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Author Topic: My first swarm  (Read 759 times)
Jim Stovall
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Jim Stovall


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« on: April 19, 2008, 10:19:39 AM »

A red-letter day in the life of a beekeeper -- <strong>the first swarm.</strong>

That happened to me on Thursday (April 17). Sally, my wife, called in the middle of the day saying there was a pineapple-sized cluster of bees on the limb of an old tree about 30 or 40 feet from where the hives are located.

I left work as soon as I could get away, on my way trying to remember all the things I had read about gathering swarms and what had been mentioned at the last beekeepers association meeting about them.

Swarms are clusters of bees that have raised a new queen and left the hive. They are looking for a new home, and chances are they will gather initially some place very close to the hive they left. Beekeepers try to prevent their hives from breaking into swarms, but when they do, they realize that they have a new colony, and they have to deal with it. That's why its a good idea to have extra hive equipment -- boxes, frames, etc. -- on hand.

At least I had done that.

A swarm isn't that hard to capture. The bees are clustered and surprisingly benign. They are unlikely to sting. They're looking for a new home and not interested in protecting anything. If you can reach it, a swarm can be gathered by hand. You just have to have a box ready to put the bees in and a way to close the top so they won't fly out again. Then you need to have hive boxes ready, so the bees can be dumped into their new home. If the queen is in the hive box, the rest of the bees will follow.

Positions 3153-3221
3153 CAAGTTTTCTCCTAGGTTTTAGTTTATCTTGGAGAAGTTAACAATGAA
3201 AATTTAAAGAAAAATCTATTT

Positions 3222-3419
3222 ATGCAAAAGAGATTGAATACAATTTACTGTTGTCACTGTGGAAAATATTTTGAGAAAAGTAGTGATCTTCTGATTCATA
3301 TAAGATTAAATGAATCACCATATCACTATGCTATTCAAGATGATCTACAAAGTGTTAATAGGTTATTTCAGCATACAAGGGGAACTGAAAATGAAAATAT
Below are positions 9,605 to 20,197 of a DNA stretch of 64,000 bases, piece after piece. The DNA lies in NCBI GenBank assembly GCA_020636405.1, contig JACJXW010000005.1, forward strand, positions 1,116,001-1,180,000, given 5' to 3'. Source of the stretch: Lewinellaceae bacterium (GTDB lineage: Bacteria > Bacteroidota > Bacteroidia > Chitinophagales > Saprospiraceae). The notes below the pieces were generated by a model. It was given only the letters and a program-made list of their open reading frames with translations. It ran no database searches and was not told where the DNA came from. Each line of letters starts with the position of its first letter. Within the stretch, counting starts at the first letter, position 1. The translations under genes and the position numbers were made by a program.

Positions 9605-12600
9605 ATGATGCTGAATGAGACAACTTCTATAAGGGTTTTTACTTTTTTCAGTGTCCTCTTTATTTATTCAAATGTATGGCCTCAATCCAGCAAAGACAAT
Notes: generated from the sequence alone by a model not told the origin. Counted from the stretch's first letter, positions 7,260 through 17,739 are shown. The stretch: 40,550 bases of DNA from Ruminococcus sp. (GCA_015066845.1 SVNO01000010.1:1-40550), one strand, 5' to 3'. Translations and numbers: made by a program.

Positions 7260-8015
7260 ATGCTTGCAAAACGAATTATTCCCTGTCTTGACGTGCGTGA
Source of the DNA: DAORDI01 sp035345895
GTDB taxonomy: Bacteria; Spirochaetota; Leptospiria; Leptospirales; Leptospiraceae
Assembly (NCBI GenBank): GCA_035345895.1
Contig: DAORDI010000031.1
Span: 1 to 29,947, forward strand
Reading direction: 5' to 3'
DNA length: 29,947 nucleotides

That last point -- get the queen and the rest will follow -- was the principal one that I remembered. The swarm I had on Thursday gathered around a tree branch about eye level, so it was easy to reach once I had taken out a few blackberry vines. I gathered them into my hands and put them directly into the hive box. I probably got the queen on that first gathering, but I couldn't be sure. Sally found a cardboard box for me, and I gathered the bees that were left as they kept clustering around the branch. This went on for about an hour until there were few bees left, and I was pretty sure the queen was in the hive box.

Then I closed the box and waited. By that evening, none of the bees were left outside, so I was sure I had gotten the queen and most of the bees.

(I don't have privileges for posting links or pictures, but maybe one of these days . . . )
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Cindi
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« Reply #1 on: April 19, 2008, 11:15:57 AM »

Jim, now isn't that nice, you have prepared yourself for an adventure and that you did have, excellent.  Have a beautiful and wonderful day, Cindi
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There are strange things done in the midnight sun by the men who moil for gold.  The Arctic trails have their secret tales that would make your blood run cold.  The Northern Lights have seen queer sights, but the queerest they ever did see, what the night on the marge of Lake Lebarge, I cremated Sam McGee.  Robert Service
kathyp
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« Reply #2 on: April 19, 2008, 11:22:58 AM »

hi jim,

this bee catching gets addictive.  if you go to the honeybee removal section, you can read our adventures.  there is also a list of those things you don't want to be without when doing a removal.

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.....The greatest changes occur in their country without their cooperation. They are not even aware of precisely what has taken place. They suspect it; they have heard of the event by chance. More than that, they are unconcerned with the fortunes of their village, the safety of their streets, the fate of their church and its vestry. They think that such things have nothing to do with them, that they belong to a powerful stranger called “the government.” They enjoy these goods as tenants, without a sense of ownership, and never give a thought to how they might be improved.....

 Alexis de Tocqueville
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